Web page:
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Megamalls and More in Dubai

More than 22 million square feet of retail space is set to launch as part of a one-stop entertainment concept.

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WWD ICSC Preview issue 05/05/2008

More than 22 million square feet of retail space is set to launch as part of a one-stop entertainment concept.

DUBAI — Dubai is fast becoming an architectural fashion statement, and it’s not only the tallest building in the world or the 7-star sailboat-style hotel that make this desert kingdom stand out.

Dubai has cemented its place as the region’s retail tourism destination. More than 22 million square feet of new retail space is predicted to enter the market in the next year. A city that has been an oasis of political stability in the region has become an oasis for the region’s wealthy to spend their money.

And spend they do, in gargantuan malls that are complete family entertainment resorts.

Majid Saif Al Ghurair, chairman of the Middle East Council of Shopping Centers, said one of Dubai’s great strengths has been in mall design.

“We are innovative in terms of concepts and architecture,” he explained. “We build interesting buildings that people want to see and experience.”

The newest mall, which has the retail world abuzz, is the Dubai Mall, set to open Aug. 28. At 12.1 million square feet, it is expected to be the largest in the world. The mall will feature an Olympic-size ice-skating rink, one of the world’s largest aquariums and an adjoining Armani Hotel. Galeries Lafayette will be one of the anchors, marking the first time the iconic department store moves outside the realm of the European Union.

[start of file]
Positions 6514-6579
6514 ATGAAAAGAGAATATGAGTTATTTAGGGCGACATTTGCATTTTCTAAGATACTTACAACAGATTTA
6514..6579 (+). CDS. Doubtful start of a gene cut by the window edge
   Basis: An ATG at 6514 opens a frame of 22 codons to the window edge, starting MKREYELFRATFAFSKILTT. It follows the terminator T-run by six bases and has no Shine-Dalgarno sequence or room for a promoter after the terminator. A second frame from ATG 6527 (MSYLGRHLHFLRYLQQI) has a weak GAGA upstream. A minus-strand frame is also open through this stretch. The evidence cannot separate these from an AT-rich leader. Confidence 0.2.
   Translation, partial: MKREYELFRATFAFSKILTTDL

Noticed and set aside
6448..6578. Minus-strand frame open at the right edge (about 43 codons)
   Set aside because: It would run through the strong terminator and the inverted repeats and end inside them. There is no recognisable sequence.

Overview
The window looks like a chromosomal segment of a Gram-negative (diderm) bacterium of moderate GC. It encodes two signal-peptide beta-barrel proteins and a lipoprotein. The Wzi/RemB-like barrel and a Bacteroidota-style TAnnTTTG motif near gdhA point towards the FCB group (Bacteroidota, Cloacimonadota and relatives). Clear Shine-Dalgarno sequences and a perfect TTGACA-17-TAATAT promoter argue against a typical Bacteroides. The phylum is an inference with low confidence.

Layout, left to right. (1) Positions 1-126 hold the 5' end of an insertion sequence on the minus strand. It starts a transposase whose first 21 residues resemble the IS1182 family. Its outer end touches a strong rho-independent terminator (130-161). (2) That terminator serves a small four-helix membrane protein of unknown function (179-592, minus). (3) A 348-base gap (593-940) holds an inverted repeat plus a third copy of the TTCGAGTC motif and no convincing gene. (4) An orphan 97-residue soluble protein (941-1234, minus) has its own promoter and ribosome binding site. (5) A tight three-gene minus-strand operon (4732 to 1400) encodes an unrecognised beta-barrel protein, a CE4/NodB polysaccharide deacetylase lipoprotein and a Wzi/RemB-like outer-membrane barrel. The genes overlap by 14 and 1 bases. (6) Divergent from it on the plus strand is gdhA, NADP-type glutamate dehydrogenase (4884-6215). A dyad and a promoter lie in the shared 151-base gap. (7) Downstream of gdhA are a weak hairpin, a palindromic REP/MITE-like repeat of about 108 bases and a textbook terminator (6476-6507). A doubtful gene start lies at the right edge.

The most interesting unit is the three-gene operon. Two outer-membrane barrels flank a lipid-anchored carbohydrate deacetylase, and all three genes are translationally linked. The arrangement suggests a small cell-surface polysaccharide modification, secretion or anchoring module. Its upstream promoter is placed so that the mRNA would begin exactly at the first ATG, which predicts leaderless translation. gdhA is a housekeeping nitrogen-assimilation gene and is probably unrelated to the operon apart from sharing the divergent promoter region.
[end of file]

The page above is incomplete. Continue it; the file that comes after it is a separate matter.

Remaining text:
But that’s not all. The Mall of Arabia, to be completed next year, will have 10 million square feet of space and will house more than 1,000 stores, a bowling alley, a health spa and a dinosaur-themed park. It also will be home to the world’s biggest Starbucks.

The number of new malls in development is mind-boggling for a city still relatively small on a global scale.

“We don’t have high indigenous population numbers,” said Saif Al Ghurair. “But we are surrounded by countries of large populations that come through here. I don’t consider people who come here from India or Russia on the weekends as tourists. For many, this is another home. People who come from Saudi Arabia and other [Gulf Cooperation Council] countries have an excess amount of money they can spend here.”

With the world’s great economies weakened and retail spending tight, the big question is whether Dubai’s large retail projects can succeed. Some argue that Dubai’s geographical location is ideal and will always make it a crossroads for business.

Saif Al Ghurair explained that Dubai has traditionally been a multicultural trading hub for merchants and traders. “Historically we have attracted a mix of people from East Africa, the Indian subcontinent, Iran, even China and the Far East. So this connectivity is a major factor for our success.”

In addition, “people find the conditions suitable to do business here,” he said. “Markets like India have huge potential, but the infrastructure may not be as good, so retailers have been more comfortable coming here.”